The intention with this one was something like an abbey tripel, but with some spices thrown in to make it interesting (a little cardamom, coriander, orange peel, and anise seed). The result started off a bit unusual: a smooth, strong Belgian ale with a distinct note of anise seeds. The other spices are virtually undetectable. And I didn’t even use very much anise seed! The malt profile had a complex, earthy taste that, when combined with the anise seed, delivered the impression of rye bread with caraway seeds. After some aging it developed into a very malty strong ale with only hints of spice and anise seed. Overall, this turned out very pleasant. But I’ve already planned the Belligerent Monk Ale, which will be more along the lines of my original idea – no anise, and even more malts (I’m seeing if I can make a brew that is over 12%)

    • Appearance (1-5): 4
    • Aroma (1-10): 7
    • Flavor (1-10): 7
    • Palate (1-5): 4
    • Overall (1-20): 15
    • Final (0.5-5.0): 3.7
  • Royal Glutenouslessness

    OG: 1.078
    FG: 1.018
    ABV: 7.7%

    I know it’s a cheesy name – but I thought it was catchy. This was my attempt at a gluten-free beer. The main fermentable was sorghum syrup. Other fermentables included honey, maple syrup, and molasses. I tried to make it decently hoppy to cover up any artifacts in the flavor. It didn’t entirely work. There are two main flaws with the result:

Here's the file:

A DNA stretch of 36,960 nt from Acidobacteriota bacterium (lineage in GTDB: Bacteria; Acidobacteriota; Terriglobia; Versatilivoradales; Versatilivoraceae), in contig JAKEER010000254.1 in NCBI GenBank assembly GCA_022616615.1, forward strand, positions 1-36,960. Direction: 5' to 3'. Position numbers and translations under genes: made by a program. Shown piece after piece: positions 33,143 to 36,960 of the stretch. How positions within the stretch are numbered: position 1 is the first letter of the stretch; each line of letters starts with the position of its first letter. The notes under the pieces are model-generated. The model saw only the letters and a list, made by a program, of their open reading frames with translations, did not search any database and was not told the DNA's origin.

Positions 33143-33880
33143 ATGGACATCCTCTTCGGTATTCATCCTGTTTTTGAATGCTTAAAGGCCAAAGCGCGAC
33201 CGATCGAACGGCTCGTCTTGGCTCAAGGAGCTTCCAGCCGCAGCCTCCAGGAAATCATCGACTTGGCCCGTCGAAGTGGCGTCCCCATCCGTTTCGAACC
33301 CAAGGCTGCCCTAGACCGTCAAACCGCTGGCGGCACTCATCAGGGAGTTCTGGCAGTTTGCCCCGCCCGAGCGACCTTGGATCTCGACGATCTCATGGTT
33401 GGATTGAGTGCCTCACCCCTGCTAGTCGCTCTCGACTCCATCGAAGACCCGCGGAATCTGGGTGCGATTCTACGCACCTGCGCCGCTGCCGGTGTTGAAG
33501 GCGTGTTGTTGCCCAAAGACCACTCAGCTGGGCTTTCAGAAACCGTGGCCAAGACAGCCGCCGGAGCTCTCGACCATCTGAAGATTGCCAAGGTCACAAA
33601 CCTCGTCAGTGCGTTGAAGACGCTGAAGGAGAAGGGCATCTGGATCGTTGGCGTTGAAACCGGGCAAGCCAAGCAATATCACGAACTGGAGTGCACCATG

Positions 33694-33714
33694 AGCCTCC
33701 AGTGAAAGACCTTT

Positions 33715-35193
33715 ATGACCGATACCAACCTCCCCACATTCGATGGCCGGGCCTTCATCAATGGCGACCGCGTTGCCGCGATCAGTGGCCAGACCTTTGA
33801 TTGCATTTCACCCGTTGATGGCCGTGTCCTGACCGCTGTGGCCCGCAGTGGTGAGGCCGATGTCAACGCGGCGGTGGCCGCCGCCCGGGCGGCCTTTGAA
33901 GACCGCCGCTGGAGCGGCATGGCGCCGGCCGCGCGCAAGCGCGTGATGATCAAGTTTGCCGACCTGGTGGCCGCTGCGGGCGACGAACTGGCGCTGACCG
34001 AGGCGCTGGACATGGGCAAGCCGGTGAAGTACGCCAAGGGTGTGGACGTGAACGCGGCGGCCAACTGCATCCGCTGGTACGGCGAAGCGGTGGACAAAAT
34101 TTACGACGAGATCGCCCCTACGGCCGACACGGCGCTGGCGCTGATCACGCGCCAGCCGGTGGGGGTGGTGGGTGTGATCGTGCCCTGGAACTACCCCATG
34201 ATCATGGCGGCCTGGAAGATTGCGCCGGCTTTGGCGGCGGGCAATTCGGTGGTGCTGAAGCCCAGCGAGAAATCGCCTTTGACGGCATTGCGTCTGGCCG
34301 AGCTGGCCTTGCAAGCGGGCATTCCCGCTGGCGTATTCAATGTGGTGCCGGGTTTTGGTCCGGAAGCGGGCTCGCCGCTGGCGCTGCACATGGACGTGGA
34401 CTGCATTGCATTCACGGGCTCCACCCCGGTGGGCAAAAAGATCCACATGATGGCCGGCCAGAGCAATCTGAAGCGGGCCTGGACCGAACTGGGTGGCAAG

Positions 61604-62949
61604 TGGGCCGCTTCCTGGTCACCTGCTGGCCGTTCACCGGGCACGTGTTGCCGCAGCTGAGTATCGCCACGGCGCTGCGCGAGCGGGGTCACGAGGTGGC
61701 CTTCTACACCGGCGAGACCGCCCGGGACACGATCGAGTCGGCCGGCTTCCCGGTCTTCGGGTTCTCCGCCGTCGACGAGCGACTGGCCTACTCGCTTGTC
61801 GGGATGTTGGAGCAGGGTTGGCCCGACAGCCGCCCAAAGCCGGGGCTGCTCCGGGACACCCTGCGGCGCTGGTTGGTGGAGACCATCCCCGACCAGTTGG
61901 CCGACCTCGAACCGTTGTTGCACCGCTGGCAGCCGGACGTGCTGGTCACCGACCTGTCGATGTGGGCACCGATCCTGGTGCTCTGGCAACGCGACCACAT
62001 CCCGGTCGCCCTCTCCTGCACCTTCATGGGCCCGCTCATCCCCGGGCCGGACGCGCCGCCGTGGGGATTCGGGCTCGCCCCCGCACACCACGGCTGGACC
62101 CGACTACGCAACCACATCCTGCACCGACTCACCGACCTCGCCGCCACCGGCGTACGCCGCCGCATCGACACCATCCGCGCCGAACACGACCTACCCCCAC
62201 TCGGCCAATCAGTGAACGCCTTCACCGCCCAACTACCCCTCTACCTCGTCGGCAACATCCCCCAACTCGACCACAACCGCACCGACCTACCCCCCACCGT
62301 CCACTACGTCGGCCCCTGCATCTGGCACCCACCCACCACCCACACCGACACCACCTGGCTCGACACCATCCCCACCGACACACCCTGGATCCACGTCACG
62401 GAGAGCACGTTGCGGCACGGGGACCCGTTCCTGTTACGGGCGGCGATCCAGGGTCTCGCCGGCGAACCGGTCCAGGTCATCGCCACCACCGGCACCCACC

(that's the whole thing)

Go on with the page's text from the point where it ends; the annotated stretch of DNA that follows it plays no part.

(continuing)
1. The beer is hideous. It is incredibly cloudy. And the cloudiness isn’t from sediment – it is from something suspended in the beer. If you chill a bottle for too long, it all falls out of suspension and leaves a better looking beer behind – but the crud that was in suspension fills up half of the bottle!
    2. The finish is very peculiar. The fact that 100% of the fermentables were adjunct sugars makes for a strange finish and aftertaste. I have since had other sorghum beers since, and I’ve discovered that much of this strange taste is the taste of fermented sorghum: a strange, dry, almost tart feeling that coats the teeth.

    Aside from these problems, the beer isn’t terrible. In fact, it is better than at least one commercially produced sorghum beer (New Grist). It’s hard to say whether it is better than Red Bridge or not (Red Bridge is a recently available gluten-free beer from Anheiser-Busch’s). My beer is much more flavorful. Their beer is more watered down. That makes it hard to pick a winner – their beer doesn’t have some of the good flavors my beer has, but it also doesn’t have some of the more peculiar off flavors that my beer has either…

    • Appearance (1-5): 1
    • Aroma (1-10): 6
    • Flavor (1-10): 3
    • Palate (1-5): 1
    • Overall (1-20): 6
    • Final (0.5-5.0): 1.7
  • Full Moon Stout
    OG: 1.095
    FG: 1.032
    ABV: 8.1%

    This was the only truly great beer that I made in 2006. I used a method invented by Dogfish Head known as “continuous hop infusion”. Basically, you constantly toss in hops throughout the entire hour of boil. In my case, I added hops every five minutes. I also dry-hopped this beer. The result is lots of hop flavor and aroma. This beer also has a strong malt presence and lots of dark, roasted flavors, too. Yummy!

    • Appearance (1-5): 5
    • Aroma (1-10): 8
    • Flavor (1-10): 8
    • Palate (1-5): 4
    • Overall (1-20): 16
    • Final (0.5-5.0): 4.1